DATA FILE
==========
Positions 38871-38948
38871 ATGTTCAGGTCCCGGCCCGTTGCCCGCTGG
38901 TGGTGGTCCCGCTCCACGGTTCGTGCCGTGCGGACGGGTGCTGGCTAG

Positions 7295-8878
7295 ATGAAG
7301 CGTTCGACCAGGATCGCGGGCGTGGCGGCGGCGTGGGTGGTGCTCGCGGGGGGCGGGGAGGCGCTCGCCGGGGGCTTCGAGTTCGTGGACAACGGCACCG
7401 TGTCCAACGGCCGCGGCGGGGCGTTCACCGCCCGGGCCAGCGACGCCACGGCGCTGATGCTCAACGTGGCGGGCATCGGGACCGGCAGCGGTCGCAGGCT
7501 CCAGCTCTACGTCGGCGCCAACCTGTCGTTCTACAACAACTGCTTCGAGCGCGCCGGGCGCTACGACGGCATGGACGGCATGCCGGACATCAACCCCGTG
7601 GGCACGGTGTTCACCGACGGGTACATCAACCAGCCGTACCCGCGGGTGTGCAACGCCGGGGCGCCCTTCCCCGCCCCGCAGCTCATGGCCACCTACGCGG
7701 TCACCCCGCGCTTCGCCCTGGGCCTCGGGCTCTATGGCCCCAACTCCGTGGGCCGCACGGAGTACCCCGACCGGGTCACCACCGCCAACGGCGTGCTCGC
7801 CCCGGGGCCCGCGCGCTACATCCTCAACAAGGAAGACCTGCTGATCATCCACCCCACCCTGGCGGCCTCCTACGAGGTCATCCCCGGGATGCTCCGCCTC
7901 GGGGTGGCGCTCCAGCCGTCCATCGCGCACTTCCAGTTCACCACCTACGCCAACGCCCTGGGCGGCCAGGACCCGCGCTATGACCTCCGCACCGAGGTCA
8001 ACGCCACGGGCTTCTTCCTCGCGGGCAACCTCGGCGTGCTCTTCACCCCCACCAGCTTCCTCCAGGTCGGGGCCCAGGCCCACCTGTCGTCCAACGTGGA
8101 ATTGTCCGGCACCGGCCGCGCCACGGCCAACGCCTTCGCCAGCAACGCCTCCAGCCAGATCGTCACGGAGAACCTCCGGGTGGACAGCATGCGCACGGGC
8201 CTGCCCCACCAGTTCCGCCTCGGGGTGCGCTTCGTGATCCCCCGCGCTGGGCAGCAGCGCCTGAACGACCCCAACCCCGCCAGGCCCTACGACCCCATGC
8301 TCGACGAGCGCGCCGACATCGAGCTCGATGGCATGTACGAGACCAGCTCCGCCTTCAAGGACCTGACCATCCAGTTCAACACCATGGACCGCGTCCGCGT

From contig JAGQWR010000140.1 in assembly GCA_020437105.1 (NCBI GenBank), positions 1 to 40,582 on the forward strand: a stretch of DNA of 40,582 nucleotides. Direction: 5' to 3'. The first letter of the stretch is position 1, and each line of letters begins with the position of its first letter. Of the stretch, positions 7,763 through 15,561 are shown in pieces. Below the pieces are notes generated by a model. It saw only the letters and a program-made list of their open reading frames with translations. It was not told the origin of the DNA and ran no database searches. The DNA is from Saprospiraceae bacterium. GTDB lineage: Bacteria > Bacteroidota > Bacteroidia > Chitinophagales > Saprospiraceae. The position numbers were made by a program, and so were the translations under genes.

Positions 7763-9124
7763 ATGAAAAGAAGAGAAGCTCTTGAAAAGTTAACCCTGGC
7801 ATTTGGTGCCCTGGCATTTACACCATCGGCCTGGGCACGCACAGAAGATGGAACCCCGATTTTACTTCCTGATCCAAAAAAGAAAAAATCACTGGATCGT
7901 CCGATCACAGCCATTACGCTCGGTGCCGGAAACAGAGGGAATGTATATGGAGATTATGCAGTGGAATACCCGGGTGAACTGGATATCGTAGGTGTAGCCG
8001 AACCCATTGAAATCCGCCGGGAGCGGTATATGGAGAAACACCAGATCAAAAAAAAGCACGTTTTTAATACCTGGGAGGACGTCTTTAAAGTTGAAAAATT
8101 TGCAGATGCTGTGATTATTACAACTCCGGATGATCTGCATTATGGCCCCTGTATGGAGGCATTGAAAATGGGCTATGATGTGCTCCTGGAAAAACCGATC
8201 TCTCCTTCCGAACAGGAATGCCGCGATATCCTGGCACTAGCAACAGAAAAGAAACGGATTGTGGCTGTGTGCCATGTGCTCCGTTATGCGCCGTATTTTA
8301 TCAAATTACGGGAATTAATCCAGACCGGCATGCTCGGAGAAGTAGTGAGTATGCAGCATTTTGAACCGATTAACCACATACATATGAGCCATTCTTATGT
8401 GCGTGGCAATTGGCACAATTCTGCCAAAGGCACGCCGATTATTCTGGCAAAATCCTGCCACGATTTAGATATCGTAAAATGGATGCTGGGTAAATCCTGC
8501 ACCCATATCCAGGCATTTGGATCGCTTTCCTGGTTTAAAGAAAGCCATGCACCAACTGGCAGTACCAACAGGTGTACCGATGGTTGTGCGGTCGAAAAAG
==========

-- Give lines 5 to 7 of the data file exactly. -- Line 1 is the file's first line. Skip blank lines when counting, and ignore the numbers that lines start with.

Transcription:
7295 ATGAAG
7301 CGTTCGACCAGGATCGCGGGCGTGGCGGCGGCGTGGGTGGTGCTCGCGGGGGGCGGGGAGGCGCTCGCCGGGGGCTTCGAGTTCGTGGACAACGGCACCG
7401 TGTCCAACGGCCGCGGCGGGGCGTTCACCGCCCGGGCCAGCGACGCCACGGCGCTGATGCTCAACGTGGCGGGCATCGGGACCGGCAGCGGTCGCAGGCT